At one time, there was a distinct breed of celebrity who harnessed their popular appeal to engage in arts advocacy. They were ubiquitous, and it was almost impossible to tune into radio or television without the likes of Vincent Price or Tony Randall or Kitty Carlisle touting an appreciation of Fine Arts. Though many today may find this type of advocacy silly or hopelessly ‘middle brow,’ these champions of the arts, and others like them, were an important stepping stone for many into a deeper, more fulfilling world. The accomplishments of figures like Price, Randall and Carlisle are not to be underestimated.
Kitty Carlisle (1910-2007) was primarily an actress. Movie buffs remember her turn in A Night at the Opera (1935) with the Marx Brothers, but she was also a staple on television, regularly appearing on such quiz shows as To Tell The Truth. (She was also married to producer/playwright Moss Hart.) Once her acting career slowed down, Carlisle worked for over 20 years as member and later chairman of the New York State Council on the Arts. Carlisle’s greatest role was as a highly-visible advocate of the arts, lobbying the New York State Legislature and the United States Congress for funding. She crisscrossed the state to support rural string quartets, small theater groups and inner-city dance troupes.
In this role, Carlisle saw herself as a “Johnny Appleseed for culture,” especially in rural parts of New York State. “Wherever we go, the arts flourish,” she said. “It’s a cliché now that people say they want to make a difference, but I’d like to think that I somehow made a difference.”
Tony Randall (1920-2004), of course, is familiar around the world as fussbudget Felix Unger on television’s The Odd Couple (1970-1975). But Randall was also a tireless advocate on behalf of opera, ballet, and in support of the American National Actors Theater.
Like many actors of his generation, Randall started on radio (he played Reggie York, the English detective on I Love a Mystery), but soon found supporting and starring roles in a string of now-classic 1950s film comedies, such as Pillow Talk (1959). He transitioned easily into television, supporting Wally Cox on Mr. Peepers (1952-1955) before starring in three different television series of his own.
Randall’s devotion to the arts was broad and engaging. He hosted the New York Philharmonic Orchestra’s concerts in Central Park, sang in a Metropolitan Opera production of Die Fledermaus, and in 1991, he founded the National Actors Theater, floating the project with millions of dollars of his own money because he fervently believed that the United States needed its own national theater. He was chairman of the National Actors Theater until his death in 2004.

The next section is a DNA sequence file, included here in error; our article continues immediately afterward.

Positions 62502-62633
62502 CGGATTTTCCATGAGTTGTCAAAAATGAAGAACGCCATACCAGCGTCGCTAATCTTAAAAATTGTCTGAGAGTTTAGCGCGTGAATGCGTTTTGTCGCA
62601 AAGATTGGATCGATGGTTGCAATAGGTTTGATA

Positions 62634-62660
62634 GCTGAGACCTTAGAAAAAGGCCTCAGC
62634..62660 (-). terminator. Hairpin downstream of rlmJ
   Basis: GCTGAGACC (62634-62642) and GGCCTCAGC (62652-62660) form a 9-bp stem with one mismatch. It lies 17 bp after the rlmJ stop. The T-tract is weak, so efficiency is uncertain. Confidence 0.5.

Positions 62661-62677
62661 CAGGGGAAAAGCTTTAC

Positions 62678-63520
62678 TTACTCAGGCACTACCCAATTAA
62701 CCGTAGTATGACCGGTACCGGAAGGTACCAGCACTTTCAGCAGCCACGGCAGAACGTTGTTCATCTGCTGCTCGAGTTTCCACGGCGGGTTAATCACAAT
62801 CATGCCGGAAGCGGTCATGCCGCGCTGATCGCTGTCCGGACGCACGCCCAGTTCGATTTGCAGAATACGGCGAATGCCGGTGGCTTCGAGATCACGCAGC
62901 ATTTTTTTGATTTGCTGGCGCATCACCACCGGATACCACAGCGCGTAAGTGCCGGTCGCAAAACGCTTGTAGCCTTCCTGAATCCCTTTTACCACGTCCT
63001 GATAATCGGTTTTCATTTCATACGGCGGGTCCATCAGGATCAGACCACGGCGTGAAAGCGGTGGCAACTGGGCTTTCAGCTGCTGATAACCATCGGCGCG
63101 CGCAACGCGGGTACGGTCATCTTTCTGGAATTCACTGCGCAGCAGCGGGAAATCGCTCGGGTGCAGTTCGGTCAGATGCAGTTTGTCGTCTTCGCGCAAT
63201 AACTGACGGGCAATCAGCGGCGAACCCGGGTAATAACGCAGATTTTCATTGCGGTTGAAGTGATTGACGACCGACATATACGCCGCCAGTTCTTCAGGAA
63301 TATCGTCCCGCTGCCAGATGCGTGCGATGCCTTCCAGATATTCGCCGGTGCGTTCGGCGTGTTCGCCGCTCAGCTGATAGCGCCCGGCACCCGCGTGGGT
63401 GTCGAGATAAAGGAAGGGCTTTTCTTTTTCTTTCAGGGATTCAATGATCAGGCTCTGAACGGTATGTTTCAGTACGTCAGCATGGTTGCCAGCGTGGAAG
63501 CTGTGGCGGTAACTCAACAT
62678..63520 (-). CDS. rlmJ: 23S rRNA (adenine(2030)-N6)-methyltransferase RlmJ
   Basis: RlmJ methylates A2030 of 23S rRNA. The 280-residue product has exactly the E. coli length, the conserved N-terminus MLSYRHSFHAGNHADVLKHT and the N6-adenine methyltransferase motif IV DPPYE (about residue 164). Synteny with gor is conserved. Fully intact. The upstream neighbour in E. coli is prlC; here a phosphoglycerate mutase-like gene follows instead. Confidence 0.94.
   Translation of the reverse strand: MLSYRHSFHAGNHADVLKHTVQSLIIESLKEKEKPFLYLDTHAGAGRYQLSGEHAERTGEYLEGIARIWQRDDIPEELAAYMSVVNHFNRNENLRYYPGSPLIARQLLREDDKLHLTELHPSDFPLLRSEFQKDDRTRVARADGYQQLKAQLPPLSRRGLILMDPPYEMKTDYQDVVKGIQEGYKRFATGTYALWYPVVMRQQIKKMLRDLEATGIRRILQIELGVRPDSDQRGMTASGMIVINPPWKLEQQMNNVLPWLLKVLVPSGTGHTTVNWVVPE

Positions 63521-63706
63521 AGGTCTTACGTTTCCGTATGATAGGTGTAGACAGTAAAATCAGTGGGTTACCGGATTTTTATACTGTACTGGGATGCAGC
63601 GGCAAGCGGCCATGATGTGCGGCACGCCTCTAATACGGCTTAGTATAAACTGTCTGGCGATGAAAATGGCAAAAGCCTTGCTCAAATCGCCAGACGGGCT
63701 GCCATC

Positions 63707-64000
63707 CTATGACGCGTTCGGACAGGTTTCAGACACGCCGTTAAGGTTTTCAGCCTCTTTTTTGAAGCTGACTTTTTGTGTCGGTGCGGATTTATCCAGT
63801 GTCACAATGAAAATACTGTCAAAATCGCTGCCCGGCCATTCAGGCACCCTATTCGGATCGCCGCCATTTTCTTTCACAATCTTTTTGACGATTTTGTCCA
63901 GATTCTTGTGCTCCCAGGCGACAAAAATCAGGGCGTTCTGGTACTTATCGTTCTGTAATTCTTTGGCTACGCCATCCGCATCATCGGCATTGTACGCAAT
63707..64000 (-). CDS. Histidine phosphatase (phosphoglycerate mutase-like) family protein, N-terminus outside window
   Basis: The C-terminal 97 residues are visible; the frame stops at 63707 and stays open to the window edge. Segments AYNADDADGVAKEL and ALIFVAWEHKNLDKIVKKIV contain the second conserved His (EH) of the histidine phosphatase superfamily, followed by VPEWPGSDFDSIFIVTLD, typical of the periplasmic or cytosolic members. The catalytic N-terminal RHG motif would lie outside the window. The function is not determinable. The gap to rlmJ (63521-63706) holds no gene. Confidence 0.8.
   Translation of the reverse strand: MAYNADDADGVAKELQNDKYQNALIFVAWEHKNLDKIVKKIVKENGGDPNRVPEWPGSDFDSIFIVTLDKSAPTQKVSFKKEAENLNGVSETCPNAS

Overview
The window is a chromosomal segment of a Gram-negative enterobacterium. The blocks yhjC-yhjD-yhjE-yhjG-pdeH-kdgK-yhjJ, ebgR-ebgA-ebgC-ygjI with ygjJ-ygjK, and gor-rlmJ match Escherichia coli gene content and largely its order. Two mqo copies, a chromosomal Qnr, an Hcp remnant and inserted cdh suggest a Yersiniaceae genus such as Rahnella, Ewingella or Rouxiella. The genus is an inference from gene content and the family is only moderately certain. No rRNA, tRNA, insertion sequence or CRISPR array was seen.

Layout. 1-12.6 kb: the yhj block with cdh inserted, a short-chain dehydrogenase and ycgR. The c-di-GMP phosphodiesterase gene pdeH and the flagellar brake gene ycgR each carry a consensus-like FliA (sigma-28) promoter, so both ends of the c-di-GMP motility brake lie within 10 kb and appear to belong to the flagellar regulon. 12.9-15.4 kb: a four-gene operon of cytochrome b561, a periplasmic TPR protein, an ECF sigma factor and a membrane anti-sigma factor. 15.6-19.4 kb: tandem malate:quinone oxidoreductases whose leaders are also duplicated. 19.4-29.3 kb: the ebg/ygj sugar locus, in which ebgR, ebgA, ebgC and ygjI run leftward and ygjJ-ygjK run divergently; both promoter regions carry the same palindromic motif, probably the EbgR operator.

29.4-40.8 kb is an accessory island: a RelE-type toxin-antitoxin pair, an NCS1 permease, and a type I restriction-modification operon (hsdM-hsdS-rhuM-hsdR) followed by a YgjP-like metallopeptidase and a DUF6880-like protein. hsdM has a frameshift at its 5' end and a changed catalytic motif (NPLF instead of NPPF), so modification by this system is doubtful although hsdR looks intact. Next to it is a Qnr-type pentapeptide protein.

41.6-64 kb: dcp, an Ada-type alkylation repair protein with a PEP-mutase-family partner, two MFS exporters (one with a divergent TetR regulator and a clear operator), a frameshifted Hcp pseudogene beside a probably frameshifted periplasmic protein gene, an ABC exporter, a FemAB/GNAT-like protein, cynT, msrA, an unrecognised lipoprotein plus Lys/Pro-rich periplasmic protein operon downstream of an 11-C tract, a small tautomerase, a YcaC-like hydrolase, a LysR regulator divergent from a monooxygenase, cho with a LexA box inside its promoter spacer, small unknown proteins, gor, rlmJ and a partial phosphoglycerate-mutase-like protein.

Few celebrities were more beloved than actor Vincent Price (1911-1993). Star of films, television, quiz show staple and TV pitchman, Price worked with everyone from Orson Welles to Alice Cooper, and appeared in everything from the film classic Laura (1944) to The Brady Bunch. On stage, Price spent several years in the late 1970s and early 1980s starring in Diversions and Delights, a one-man show by John Gay about Oscar Wilde, patron saint of this blog. It is considered by many to be Price’s finest performance.
But Price was more than an actor; he was an avid devotee of the arts. He was a noted collector, with a taste for paintings, Early American crafts and jade pieces. He toured schools regularly, preaching the gospel of art, and offered his expertise to a variety of public projects.
Price donated some 90 pieces from his collection to the East Los Angeles College in Monterey Park, California, to establish America’s first teaching art collection in 1951. Today, the Vincent Price Art Gallery continues to present world-class exhibitions, and remains one of Price’s enduring legacies. The collection contains over 2,000 pieces and has been valued in excess of $5 million.
Price also worked to bring art to the people. In 1962, Sears stores believed that, outside of major cities, fine art was not available (or affordable) to the general public. The store approached Vincent Price to lead the program to change that. Sears selected Price not only for his fame, but also for his reputation in the international art world as a collector, lecturer, former gallery-owner and connoisseur who studied art at Yale and the University of London.
Sears gave Price complete authority to select the works for this daring initiative. He canvassed the world for fine art to offer through Sears. He bought collections, commissioned artists (including Dali) and applied his own innate sense of taste and quality.
The project was a great success. The first show opened in Denver, Colorado, and included original works by the great masters, including Whistler, Rembrandt and Chagall. Items ranged in price from $10 to $3,000, putting them within the reach of all Americans. (Many of these pieces are still available, sometimes on EBay, with the legend The Vincent Price Collection stamped on the back.)
In 1966, the Sears Vincent Price Gallery of Fine Art opened in Chicago, Illinois, featuring the works of talented, but lesser-known artists at affordable prices. Price was involved with Sears until 1971, and was responsible for more than 50,000 pieces of fine art finding a way into American homes.
And who today has taken the place of Kitty Carlisle, Tony Randall and Vincent Price? The public intellectual has not yet completely faded from the scene (one thinks of Harold Bloom or Christopher Hitchens), but the Arts Advocate is rare indeed. Are celebrities leery of aligning themselves to an artistic cause due to possible charges of ‘elitism?’ Or are the Fine Arts now too alienating to the public-at-large?
It is time that some of our more public figures became advocates for the arts. The cultural losses we could sustain without that passion and dedication are too terrible to contemplate.